2. Now here you can either squeeze and rinse with clean water until it runs clear or squeeze a few times and let them soak in the water for 5 minutes to a day, depending on how long it’s been between cleans.
  3. Once the rinse water runs clean, squeeze as much liquid out as you can and lay flat to air dry. You can use a rolling pin to really squeeze out extra water if you want.
  4. If there are stubborn stains and you don’t or can’t afford to replace your blender/sponge, you can used micellar water to give it a deeper clean by soaking it in the micellar water, massage it in and rinse; repeat until water is clear.

mum centralTOP TIP:  If you have a lot of sponges or just don’t want to do it by hand, you can use the washing machine. Sponges/blenders are pretty durable. Just throw them in a mesh laundry bag, add detergent and sanitiser (optional) and run the washing machine on your preferred setting. You can then throw them in the dryer to cut down on drying time.


How to clean a hairbrush

Keeping your hairbrush clean is super important to your scalp health. Especially if you use styling products, dry shampoos, hairsprays, etc. These products can stick to the bristles of your brush which makes it easier for dirt, dust, dead skin cells, grime to stick to the bristles and attach to your hair as you brush. This isn’t healthy for your hair, or your scalp.

Ideally, aim to clean hairbrushes every 2 weeks, more often if you use a lot of product.

how to clean a hairbrush
Source: Adobe Stock

What you’ll need to clean a hairbrush

A basic supply kit for brush cleaning consists of scissors, a rattail comb, or a wooden skewer (sold in packs at the supermarket), clean, cheap toothbrush, vinegar, and bi-carb soda.

Feel free to swap the bi-carb and vinegar for a gentle shampoo, dish soap or body wash (baby shampoo or bath wash work great). You can also add a few drops of Tea Tree oil or rubbing alcohol for sanitary purposes.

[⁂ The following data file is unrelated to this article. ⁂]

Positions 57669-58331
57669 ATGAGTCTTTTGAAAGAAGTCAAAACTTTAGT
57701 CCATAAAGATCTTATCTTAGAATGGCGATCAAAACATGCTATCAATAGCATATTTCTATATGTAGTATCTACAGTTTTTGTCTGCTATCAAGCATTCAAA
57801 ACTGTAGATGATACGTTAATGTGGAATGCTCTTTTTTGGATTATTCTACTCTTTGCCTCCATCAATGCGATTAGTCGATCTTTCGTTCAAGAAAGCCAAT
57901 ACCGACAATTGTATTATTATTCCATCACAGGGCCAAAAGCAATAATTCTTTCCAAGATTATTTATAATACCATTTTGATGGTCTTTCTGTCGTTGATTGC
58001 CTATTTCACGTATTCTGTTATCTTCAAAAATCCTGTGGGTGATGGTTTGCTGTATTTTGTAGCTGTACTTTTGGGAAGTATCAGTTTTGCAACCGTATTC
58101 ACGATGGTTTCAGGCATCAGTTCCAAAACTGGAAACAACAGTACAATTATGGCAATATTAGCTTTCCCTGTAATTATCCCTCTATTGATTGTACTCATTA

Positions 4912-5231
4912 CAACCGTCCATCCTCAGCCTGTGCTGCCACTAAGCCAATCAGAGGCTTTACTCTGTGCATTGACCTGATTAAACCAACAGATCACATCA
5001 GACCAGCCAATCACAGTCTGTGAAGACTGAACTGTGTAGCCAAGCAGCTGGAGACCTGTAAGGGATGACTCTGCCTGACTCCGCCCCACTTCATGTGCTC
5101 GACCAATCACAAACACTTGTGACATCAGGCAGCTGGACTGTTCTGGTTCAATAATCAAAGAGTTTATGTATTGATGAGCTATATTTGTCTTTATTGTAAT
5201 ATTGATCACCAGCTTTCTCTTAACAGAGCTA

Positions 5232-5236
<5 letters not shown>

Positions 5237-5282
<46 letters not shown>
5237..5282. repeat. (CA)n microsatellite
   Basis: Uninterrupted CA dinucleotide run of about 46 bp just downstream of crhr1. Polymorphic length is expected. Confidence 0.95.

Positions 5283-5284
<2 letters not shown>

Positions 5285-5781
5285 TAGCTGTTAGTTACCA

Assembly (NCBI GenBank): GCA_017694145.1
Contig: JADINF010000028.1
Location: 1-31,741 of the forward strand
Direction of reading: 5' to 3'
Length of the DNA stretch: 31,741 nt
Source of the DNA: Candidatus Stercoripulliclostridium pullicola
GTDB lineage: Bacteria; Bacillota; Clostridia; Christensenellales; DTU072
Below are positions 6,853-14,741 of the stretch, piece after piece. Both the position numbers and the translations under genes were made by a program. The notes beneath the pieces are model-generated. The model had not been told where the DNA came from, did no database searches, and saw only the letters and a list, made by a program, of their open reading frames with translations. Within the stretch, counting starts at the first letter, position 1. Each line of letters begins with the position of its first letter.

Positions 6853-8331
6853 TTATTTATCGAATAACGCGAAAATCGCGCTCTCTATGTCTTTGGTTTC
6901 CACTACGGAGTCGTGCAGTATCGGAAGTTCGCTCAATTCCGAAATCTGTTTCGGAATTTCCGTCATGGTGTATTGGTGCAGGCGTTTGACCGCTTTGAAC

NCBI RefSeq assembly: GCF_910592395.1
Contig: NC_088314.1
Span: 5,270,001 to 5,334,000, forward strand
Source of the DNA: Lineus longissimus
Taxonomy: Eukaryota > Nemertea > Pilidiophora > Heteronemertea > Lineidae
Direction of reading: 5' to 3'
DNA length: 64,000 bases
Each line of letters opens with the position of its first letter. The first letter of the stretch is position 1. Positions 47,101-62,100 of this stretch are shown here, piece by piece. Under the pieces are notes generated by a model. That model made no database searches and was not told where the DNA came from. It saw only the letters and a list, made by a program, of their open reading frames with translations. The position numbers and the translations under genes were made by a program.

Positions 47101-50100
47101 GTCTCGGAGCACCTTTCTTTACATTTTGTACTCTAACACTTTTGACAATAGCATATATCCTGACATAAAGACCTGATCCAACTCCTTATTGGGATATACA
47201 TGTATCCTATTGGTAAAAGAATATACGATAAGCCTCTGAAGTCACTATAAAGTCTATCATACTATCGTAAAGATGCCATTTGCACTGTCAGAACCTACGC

Make sure whatever product you choose is free of sulphates if you have brushes made with natural materials.

mum centralFUN FACT: Tea tree oil can be particularly handy if you have kids at school and there’s an epidemic of headlice. They hate the stuff. My nan used to fill a spray bottle with tea tree and water that we would use to spray our hair before school. It also has natural antibacterial and antifungal properties.

  1. First step is to remove any and as much hair as you can. Pull off what you can with your hands then use the scissors and comb/skewer to get between the bristles and remove the rest. You can always use tweezers to remove any stubborn hair.
  2. Then fill a bowl or bucket with warm water (a bucket means you can clean more than one brush at once) and add in your soap of choice. Submerge brushes and leave them for 20 to 30 minutes to soak. If you have brushes with natural handles, use a shallow container so only the bristles are submerged. Soaking natural handles for 30 minutes could ruin them.
  3. After they’ve had a good soak, give them a hard scrub with the toothbrush, rinsing them with clean water to make sure all scum is removed.
  4. Lay them on a towel and let them dry.

This method is also fantastic for cleaning combs.

Whatever method you use (or if you prefer to replace them), the benefits of a regular schedule will be so beneficial for your hair and skin.

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Avatar of Tina Evans

Tina Evans is a complete introvert, an avid reader of romance novels, horror novels and psychological thrillers. She’s a writer, movie viewer, and manager of the house menagerie: three kelpies, one cat, a fish, and a snake. She loves baking and cooking and using her kids as guinea pigs. She was a teenage parent and has learned a lot in twenty-three years of parenting. Tina loves Christmas and would love to experience a white Christmas once in her life. Aside from writing romance novels, she is passionate about feminism, equality, sci-fi, action movies and doing her part to help the planet.